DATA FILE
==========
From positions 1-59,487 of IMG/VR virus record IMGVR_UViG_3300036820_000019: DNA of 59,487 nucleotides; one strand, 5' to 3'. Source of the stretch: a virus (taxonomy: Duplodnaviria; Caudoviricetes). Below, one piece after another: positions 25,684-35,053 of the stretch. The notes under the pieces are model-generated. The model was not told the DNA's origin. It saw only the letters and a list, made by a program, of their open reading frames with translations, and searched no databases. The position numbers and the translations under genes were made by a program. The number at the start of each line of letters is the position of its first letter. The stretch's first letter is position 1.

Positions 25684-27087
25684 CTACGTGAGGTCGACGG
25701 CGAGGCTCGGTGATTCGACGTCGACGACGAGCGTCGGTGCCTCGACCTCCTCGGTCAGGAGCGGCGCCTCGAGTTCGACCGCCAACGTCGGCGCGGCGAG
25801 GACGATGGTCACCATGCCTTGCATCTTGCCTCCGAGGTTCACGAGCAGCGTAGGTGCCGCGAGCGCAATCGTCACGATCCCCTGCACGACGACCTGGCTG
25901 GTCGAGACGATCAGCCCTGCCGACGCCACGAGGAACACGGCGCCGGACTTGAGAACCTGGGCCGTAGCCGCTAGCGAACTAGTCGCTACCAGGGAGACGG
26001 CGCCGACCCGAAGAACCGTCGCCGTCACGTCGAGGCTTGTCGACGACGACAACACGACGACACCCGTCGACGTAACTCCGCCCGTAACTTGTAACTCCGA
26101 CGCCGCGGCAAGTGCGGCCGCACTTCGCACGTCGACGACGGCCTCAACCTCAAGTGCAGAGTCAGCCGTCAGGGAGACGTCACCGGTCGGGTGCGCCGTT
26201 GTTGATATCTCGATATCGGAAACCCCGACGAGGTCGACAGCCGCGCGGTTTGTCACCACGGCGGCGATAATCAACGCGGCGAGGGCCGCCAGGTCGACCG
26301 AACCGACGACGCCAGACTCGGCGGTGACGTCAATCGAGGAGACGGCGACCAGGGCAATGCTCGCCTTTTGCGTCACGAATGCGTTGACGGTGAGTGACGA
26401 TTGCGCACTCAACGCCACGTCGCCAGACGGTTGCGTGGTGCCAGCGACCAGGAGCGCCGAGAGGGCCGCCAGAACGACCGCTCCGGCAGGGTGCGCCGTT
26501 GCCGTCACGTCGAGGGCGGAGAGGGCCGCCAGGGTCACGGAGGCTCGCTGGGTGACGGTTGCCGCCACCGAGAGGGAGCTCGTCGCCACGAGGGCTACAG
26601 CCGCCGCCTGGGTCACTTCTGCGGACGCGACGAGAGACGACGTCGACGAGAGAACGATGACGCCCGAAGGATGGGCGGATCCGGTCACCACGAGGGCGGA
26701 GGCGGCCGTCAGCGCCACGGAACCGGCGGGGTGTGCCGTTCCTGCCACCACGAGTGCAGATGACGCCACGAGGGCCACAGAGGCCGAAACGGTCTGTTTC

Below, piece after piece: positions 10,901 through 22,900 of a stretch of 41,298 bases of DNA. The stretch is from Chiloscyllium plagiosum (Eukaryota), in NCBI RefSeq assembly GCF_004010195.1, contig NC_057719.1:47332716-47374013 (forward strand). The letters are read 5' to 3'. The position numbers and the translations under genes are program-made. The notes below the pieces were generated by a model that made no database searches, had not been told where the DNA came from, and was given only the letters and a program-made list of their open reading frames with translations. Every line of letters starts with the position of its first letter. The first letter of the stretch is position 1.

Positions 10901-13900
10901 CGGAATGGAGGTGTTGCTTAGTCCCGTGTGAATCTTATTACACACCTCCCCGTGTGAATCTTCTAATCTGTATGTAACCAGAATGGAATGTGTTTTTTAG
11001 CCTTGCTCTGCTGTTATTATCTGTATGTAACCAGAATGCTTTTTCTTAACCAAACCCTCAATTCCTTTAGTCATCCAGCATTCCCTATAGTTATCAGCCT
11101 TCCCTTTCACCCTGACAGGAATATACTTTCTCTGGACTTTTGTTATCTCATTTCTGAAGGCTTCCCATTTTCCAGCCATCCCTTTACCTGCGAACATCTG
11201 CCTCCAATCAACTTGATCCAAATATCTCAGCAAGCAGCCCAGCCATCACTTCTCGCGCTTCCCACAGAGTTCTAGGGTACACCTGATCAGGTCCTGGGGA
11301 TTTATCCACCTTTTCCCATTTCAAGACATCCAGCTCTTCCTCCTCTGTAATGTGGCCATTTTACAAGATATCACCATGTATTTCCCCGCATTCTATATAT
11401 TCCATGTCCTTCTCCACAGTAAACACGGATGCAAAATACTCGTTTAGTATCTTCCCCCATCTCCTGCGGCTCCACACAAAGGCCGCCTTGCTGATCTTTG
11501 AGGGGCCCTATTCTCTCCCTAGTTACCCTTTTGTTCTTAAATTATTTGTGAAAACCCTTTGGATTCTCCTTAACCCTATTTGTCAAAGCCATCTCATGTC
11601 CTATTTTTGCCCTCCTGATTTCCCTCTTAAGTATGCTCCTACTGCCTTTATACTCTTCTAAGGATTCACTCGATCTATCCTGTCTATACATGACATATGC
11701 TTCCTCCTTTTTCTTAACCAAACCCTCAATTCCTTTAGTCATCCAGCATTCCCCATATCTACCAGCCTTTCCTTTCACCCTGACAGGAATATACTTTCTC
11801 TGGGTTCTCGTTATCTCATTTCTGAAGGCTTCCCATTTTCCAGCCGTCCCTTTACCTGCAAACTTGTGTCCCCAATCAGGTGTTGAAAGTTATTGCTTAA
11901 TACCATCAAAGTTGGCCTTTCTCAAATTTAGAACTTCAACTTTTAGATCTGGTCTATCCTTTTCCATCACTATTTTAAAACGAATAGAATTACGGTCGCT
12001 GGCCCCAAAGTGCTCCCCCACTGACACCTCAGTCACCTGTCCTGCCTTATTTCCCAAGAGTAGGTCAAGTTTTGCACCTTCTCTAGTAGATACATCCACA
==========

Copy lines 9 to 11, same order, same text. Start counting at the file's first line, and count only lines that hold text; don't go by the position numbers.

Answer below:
26201 GTTGATATCTCGATATCGGAAACCCCGACGAGGTCGACAGCCGCGCGGTTTGTCACCACGGCGGCGATAATCAACGCGGCGAGGGCCGCCAGGTCGACCG
26301 AACCGACGACGCCAGACTCGGCGGTGACGTCAATCGAGGAGACGGCGACCAGGGCAATGCTCGCCTTTTGCGTCACGAATGCGTTGACGGTGAGTGACGA
26401 TTGCGCACTCAACGCCACGTCGCCAGACGGTTGCGTGGTGCCAGCGACCAGGAGCGCCGAGAGGGCCGCCAGAACGACCGCTCCGGCAGGGTGCGCCGTT